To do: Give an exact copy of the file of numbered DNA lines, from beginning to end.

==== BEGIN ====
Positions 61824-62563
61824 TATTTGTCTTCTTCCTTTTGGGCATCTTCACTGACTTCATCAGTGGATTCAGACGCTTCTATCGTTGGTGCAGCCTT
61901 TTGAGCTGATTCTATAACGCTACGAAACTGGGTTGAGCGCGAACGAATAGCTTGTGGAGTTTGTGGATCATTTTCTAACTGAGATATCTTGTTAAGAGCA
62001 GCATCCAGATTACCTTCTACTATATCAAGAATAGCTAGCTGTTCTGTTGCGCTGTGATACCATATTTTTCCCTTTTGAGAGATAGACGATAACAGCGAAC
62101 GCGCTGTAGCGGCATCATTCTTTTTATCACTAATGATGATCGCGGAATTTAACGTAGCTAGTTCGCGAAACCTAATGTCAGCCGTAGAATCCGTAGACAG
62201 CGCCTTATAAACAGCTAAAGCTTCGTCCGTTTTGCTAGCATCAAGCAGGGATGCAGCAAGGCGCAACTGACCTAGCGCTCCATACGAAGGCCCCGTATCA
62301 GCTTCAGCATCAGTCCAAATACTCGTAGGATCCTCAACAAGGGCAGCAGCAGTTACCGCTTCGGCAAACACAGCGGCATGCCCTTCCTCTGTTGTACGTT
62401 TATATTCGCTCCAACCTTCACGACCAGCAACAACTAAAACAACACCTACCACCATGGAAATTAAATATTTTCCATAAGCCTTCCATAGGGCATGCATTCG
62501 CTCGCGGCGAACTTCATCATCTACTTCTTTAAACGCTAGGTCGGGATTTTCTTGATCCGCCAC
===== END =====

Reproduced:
Positions 61824-62563
61824 TATTTGTCTTCTTCCTTTTGGGCATCTTCACTGACTTCATCAGTGGATTCAGACGCTTCTATCGTTGGTGCAGCCTT
61901 TTGAGCTGATTCTATAACGCTACGAAACTGGGTTGAGCGCGAACGAATAGCTTGTGGAGTTTGTGGATCATTTTCTAACTGAGATATCTTGTTAAGAGCA
62001 GCATCCAGATTACCTTCTACTATATCAAGAATAGCTAGCTGTTCTGTTGCGCTGTGATACCATATTTTTCCCTTTTGAGAGATAGACGATAACAGCGAAC
62101 GCGCTGTAGCGGCATCATTCTTTTTATCACTAATGATGATCGCGGAATTTAACGTAGCTAGTTCGCGAAACCTAATGTCAGCCGTAGAATCCGTAGACAG
62201 CGCCTTATAAACAGCTAAAGCTTCGTCCGTTTTGCTAGCATCAAGCAGGGATGCAGCAAGGCGCAACTGACCTAGCGCTCCATACGAAGGCCCCGTATCA
62301 GCTTCAGCATCAGTCCAAATACTCGTAGGATCCTCAACAAGGGCAGCAGCAGTTACCGCTTCGGCAAACACAGCGGCATGCCCTTCCTCTGTTGTACGTT
62401 TATATTCGCTCCAACCTTCACGACCAGCAACAACTAAAACAACACCTACCACCATGGAAATTAAATATTTTCCATAAGCCTTCCATAGGGCATGCATTCG
62501 CTCGCGGCGAACTTCATCATCTACTTCTTTAAACGCTAGGTCGGGATTTTCTTGATCCGCCAC